Practice: the ‘how’ of learning
Episodic learning and possibilities of self-assessment
A lecture is often made up of series of ‘learning moments’ or episodes put together to create an argument or to demonstrate or reinforce a process, or skill. When creating resources that are ‘at home’ online it can be useful to think about how we can structure our online environments around these learning episodes. An episode might include activities that can be structured in a format that fits the desired learning outcome. For example, online quizzes with structured settings (i.e., added constraints: pass mark and limited number of attempts) can be used to provide opportunities for deliberate practice and creativity, and something that will stimulate their thinking and gradually help them identify new ways to learn. As educators, it is essential to realise the importance of teaching our students ‘how to learn’ and not only ‘what to learn’, and this can be done through exercises and activities we provide through online teaching. This may be accentuated with students (who we should not imagine to be ‘digital natives’) who are re-thinking what it means to be a student, and how to learn in blended or online majority ways.
The primacy of text?
It’s widely considered good practice to provide transcripts of audio/visual material for those with accessibility needs – though these are used by wider groups of students also. There are practical questions as to how we can provide these as default and whether AI tools offer reasonable accurate options here. There’s also some evidence that some students draw on these over the other kinds of ways we might present sources – indeed, transcripts can be read through ‘scanning’, searched, saved, annotated in different ways. It appears that this sets up the ‘primacy of text’ in our teaching. While there may be videos, students may be learning as much from our writing, as our speaking – through emails, transcripts, forum replies and so on. Seeing educators as writers (and perhaps more so than ‘performers’ or ‘lecturers’ [those who ‘profess’ through their speech]) challenges some assumption about the role of academics and the ways in which students learn. It raises questions about how we can facilitate what students need, and ways in which they may prefer to learn, but also to go beyond the text.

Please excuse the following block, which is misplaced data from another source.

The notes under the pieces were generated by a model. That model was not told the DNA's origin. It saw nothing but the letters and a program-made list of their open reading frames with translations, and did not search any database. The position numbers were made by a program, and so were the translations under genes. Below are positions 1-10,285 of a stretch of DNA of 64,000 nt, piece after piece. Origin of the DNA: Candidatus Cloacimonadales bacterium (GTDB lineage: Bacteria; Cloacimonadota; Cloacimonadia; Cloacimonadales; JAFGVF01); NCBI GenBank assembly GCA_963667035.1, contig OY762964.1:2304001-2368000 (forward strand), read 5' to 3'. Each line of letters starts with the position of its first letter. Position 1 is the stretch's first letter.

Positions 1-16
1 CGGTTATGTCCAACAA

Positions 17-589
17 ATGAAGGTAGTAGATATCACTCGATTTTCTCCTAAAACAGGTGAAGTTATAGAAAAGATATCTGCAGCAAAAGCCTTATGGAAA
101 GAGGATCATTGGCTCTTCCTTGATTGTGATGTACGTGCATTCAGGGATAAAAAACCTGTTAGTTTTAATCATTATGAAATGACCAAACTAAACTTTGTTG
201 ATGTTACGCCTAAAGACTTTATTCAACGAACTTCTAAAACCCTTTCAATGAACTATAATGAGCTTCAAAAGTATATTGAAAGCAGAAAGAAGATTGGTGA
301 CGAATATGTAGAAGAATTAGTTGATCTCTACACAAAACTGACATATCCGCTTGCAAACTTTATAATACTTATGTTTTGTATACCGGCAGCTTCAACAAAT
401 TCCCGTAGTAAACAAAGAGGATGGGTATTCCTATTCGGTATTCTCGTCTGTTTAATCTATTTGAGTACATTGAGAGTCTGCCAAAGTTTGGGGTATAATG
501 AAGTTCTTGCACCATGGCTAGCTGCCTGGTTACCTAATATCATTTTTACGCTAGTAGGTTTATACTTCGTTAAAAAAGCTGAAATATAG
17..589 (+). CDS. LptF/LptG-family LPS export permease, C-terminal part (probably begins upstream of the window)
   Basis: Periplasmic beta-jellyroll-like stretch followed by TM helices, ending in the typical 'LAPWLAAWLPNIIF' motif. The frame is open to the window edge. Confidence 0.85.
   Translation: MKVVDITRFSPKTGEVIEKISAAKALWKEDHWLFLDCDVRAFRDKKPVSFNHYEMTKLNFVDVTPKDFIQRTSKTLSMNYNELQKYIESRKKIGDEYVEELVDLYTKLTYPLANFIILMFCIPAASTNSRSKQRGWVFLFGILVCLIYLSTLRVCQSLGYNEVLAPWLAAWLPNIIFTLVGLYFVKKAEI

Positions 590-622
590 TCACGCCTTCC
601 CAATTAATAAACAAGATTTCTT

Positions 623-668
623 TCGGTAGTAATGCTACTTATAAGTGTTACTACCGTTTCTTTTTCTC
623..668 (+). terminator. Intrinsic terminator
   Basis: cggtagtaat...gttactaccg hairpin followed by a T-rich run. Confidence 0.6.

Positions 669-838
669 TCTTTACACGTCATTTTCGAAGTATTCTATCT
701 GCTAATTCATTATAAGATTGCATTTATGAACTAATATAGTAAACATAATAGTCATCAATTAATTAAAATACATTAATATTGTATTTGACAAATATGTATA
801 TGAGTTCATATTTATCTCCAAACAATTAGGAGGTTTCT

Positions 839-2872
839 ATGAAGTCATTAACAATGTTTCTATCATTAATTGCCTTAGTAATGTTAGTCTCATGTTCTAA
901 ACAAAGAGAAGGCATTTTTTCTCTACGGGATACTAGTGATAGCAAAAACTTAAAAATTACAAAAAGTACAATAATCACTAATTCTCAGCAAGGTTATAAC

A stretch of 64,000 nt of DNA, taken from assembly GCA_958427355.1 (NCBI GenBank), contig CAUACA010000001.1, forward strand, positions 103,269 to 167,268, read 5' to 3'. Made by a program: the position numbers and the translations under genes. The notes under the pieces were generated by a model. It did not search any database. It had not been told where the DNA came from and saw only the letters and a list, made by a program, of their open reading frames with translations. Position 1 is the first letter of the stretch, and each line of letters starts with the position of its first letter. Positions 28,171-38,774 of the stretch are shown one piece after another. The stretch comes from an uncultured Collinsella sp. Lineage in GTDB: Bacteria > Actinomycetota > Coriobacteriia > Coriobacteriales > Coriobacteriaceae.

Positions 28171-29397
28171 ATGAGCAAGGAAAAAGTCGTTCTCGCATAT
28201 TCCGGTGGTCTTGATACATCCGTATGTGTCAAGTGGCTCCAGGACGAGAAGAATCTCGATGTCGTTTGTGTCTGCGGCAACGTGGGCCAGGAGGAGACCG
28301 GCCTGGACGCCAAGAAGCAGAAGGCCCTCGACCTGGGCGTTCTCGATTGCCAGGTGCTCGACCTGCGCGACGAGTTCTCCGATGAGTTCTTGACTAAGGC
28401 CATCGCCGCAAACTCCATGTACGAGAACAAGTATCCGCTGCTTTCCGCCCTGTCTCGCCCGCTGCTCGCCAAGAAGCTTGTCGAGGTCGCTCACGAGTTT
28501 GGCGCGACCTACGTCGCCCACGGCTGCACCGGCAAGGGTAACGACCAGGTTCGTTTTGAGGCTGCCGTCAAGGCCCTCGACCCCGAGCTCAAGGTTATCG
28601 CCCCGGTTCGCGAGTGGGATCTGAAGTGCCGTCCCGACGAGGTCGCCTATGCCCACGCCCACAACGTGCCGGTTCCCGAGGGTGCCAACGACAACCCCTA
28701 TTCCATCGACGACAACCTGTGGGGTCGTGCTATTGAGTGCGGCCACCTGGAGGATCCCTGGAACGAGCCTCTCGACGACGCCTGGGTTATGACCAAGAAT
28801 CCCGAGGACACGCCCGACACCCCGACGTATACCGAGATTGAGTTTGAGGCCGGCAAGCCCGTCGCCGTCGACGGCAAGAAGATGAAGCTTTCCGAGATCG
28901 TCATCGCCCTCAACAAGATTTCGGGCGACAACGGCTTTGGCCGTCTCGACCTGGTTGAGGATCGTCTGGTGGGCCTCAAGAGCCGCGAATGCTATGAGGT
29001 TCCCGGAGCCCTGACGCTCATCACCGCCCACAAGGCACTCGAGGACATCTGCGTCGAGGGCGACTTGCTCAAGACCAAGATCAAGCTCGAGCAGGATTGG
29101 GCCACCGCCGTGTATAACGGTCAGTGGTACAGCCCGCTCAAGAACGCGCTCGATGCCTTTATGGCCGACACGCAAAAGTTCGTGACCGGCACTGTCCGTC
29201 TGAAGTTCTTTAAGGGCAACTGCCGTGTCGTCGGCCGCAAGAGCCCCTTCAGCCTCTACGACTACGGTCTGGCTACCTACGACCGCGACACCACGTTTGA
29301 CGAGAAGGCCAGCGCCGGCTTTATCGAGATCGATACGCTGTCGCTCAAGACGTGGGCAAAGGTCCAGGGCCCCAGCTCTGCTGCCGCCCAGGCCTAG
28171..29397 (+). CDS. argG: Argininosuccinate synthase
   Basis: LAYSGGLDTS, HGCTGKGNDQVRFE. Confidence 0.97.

Unstructured/structured and verbal/non-verbal ideas
Teaching and learning in higher education is often designed for face-to-face lecture delivery with print-based supporting materials. As we move to online learning this lecture format and these print-based teaching materials can be unsuited to digital presentation. When we consider how a module leader/lecturer contributes to learning, beyond the curriculum and content design, the lecturer’s role is providing a tempo – a rhythm – and narrative to learning experience and presenting key threshold concepts at the right time in the learning process. In online learning, the learning environment and student engagement and therefore the student experience will become more diverse so the ability of the lecturer to control the tempo, narrative and learning experience becomes more challenging. A key tool to empower students is enabling them to identify their position in their learning process, though we need to be wary of the risk of surveillance culture in digital pedagogies. The ability of students in tracking their progress depends on good metadata and rich digitisation of the teaching materials. Rich metadata for teaching materials should be guided by the FAIR principles of open data publishing. An effective strategy for online transition will therefore include both a digitisation of the teaching materials with rich metadata and an online learning environment that links to the metadata of the curriculum to facilitate a digitisation of the learning experience which makes the tempo and narrative subjective to the student.
The University of Exeter’s Education Incubator scheme. Promoting pedagogic innovation and collaboration with an aim to enhance learning across the University and beyond.